Read about what is known of Mrs Humphrey here and here.

The story of Eliza Anne Fraser is a quite different and still controversial one – the Wikipedia has the story, though it is difficult to decode.

Fraser was a Scottish woman who had the misfortune of being shipwrecked with her husband Captain James Fraser off the coast of Queensland, Australia – again in 1836.

Some 18 people aboard the ship, which struck a reef. The ship’s company launched two boats, one of which landed at Waddy Point on what is now Fraser Island – which is named after Eliza.

Here she was captured by Aborigines, and stripped of her clothing – her husband died, though it is not clear whether this was from starvation or whether he was because he was unable to work.

What happened next is also somewhat unclear. Eliza is said to have been found and rescued by John Graham, an escaped convict who had lived with the Aborigines, and is said to have gone naked during that time.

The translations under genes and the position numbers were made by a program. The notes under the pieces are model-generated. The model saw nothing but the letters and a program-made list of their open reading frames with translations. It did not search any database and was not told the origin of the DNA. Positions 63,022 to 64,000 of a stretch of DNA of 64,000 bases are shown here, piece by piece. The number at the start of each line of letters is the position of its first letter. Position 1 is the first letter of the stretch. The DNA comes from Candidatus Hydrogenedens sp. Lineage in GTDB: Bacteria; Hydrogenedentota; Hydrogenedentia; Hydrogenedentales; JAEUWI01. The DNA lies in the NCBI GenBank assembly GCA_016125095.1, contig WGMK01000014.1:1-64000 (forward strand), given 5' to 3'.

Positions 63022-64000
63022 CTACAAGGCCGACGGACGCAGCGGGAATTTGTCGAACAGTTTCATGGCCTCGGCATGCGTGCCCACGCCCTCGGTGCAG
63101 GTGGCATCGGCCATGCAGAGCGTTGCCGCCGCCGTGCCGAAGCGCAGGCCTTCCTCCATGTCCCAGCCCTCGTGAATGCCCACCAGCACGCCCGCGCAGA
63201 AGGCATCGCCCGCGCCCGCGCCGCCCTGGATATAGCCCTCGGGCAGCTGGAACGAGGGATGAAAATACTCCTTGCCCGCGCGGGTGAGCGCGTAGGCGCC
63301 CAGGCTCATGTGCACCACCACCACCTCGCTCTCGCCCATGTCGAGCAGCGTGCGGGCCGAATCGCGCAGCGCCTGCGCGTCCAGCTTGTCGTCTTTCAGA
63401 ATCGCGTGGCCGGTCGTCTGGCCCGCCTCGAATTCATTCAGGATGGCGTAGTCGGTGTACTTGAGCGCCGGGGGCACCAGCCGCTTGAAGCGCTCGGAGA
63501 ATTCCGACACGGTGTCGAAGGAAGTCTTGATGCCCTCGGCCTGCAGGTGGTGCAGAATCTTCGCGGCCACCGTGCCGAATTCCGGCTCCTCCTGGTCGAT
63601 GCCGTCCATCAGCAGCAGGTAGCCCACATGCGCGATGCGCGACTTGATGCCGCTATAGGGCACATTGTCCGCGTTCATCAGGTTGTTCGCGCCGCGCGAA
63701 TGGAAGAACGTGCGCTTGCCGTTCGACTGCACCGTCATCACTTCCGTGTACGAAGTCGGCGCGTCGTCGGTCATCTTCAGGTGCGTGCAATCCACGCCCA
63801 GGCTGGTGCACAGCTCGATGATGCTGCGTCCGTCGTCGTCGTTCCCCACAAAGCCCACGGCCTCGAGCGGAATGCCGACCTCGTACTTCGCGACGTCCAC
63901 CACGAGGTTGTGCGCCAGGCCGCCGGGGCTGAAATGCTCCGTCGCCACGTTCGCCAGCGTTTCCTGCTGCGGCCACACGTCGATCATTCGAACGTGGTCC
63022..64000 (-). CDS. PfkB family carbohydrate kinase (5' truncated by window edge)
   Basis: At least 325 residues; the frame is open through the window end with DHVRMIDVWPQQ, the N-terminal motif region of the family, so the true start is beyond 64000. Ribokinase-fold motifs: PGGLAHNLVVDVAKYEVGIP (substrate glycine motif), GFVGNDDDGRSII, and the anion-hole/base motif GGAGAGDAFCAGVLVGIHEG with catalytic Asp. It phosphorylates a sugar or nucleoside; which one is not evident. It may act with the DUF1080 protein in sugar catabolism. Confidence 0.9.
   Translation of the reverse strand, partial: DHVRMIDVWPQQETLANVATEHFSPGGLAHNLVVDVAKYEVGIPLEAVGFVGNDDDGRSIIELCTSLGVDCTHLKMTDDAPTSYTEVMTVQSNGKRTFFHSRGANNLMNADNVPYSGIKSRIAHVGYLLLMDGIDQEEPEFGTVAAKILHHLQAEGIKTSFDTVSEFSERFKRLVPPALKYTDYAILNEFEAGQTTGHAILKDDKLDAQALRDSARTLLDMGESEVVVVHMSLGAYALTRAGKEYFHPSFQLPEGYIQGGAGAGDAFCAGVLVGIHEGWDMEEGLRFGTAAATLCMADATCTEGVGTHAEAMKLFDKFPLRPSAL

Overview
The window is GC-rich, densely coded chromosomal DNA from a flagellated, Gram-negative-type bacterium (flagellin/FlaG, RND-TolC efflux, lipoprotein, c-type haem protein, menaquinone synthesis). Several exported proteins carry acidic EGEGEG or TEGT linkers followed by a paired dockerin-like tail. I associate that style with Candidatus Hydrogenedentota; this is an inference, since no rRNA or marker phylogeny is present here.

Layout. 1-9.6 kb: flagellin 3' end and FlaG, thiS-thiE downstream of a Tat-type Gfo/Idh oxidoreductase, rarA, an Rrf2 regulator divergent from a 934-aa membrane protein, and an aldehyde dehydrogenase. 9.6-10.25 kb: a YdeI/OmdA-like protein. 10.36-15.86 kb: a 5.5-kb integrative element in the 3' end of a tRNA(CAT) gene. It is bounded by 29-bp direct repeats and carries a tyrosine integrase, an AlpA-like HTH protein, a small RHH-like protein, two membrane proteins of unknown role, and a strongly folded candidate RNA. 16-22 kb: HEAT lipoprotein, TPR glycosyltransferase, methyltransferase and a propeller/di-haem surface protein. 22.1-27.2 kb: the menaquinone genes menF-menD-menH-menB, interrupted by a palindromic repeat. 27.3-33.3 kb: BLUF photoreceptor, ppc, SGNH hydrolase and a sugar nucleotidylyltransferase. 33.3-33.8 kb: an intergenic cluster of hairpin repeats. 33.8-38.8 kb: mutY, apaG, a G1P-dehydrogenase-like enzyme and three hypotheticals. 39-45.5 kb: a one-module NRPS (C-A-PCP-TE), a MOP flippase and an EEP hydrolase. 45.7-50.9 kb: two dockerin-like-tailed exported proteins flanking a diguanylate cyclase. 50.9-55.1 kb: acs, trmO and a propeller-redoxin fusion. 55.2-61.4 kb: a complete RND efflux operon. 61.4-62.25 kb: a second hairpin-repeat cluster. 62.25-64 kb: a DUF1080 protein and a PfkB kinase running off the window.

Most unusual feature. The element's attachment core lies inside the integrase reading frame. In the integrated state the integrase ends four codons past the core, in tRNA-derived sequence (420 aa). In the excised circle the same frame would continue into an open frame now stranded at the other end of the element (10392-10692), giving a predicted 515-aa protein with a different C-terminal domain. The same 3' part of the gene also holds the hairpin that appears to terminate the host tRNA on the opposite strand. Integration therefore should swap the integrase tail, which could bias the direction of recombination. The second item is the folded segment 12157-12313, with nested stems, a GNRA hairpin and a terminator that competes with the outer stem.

However, another story was that she was rescued by another escaped convict, David Bracewell. Bracewell is said to have led Eliza overland to the outskirts of present-day Brisbane.

Official records are said to show that Graham walked with her from a corroboree ground on Lake Cootharaba north of present-day Noosa onto the ocean beach near present-day Teewah, where they met the Lieutenant Otter and his small band of soldiers and convict volunteers.

They then travelled north along the beach to meet a rescue party at Double Island Point, from where Eliza was taken by boat to Moreton Bay, site of a well known penal colony.

Eliza then remarried and travelled to England, and for a time became a celebrity for here sensational experiences, and got involved in another controversy, this time about money.


The new James Caird at the Beale Park Thames Boat Show this weekend

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The new James Caird, photographed a few days ago

If you’re wondering what to do this weekend – perhaps now’s the time to decide, for Friday sees the first day of the three-day Beale Park Thames Boat Show at Pangbourne!